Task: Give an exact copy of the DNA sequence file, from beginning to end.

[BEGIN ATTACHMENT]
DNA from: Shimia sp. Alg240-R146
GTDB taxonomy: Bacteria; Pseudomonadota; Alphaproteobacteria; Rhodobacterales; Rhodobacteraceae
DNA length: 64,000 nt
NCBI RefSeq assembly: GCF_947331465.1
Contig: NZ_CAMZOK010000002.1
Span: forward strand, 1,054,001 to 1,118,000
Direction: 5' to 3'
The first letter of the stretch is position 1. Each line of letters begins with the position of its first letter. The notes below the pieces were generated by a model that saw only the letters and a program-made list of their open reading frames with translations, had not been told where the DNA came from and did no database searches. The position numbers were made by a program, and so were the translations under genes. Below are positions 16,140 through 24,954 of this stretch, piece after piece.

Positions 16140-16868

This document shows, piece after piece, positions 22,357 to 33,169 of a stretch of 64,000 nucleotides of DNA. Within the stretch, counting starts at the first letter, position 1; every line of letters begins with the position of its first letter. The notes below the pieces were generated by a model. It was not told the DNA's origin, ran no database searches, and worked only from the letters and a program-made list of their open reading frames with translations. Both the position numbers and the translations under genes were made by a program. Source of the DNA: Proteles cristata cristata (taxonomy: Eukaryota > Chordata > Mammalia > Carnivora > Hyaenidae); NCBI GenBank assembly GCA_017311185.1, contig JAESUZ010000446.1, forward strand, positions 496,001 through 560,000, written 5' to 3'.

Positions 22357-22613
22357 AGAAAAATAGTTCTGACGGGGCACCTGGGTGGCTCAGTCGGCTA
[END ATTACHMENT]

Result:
DNA from: Shimia sp. Alg240-R146
GTDB taxonomy: Bacteria; Pseudomonadota; Alphaproteobacteria; Rhodobacterales; Rhodobacteraceae
DNA length: 64,000 nt
NCBI RefSeq assembly: GCF_947331465.1
Contig: NZ_CAMZOK010000002.1
Span: forward strand, 1,054,001 to 1,118,000
Direction: 5' to 3'
The first letter of the stretch is position 1. Each line of letters begins with the position of its first letter. The notes below the pieces were generated by a model that saw only the letters and a program-made list of their open reading frames with translations, had not been told where the DNA came from and did no database searches. The position numbers were made by a program, and so were the translations under genes. Below are positions 16,140 through 24,954 of this stretch, piece after piece.

Positions 16140-16868

This document shows, piece after piece, positions 22,357 to 33,169 of a stretch of 64,000 nucleotides of DNA. Within the stretch, counting starts at the first letter, position 1; every line of letters begins with the position of its first letter. The notes below the pieces were generated by a model. It was not told the DNA's origin, ran no database searches, and worked only from the letters and a program-made list of their open reading frames with translations. Both the position numbers and the translations under genes were made by a program. Source of the DNA: Proteles cristata cristata (taxonomy: Eukaryota > Chordata > Mammalia > Carnivora > Hyaenidae); NCBI GenBank assembly GCA_017311185.1, contig JAESUZ010000446.1, forward strand, positions 496,001 through 560,000, written 5' to 3'.

Positions 22357-22613
22357 AGAAAAATAGTTCTGACGGGGCACCTGGGTGGCTCAGTCGGCTA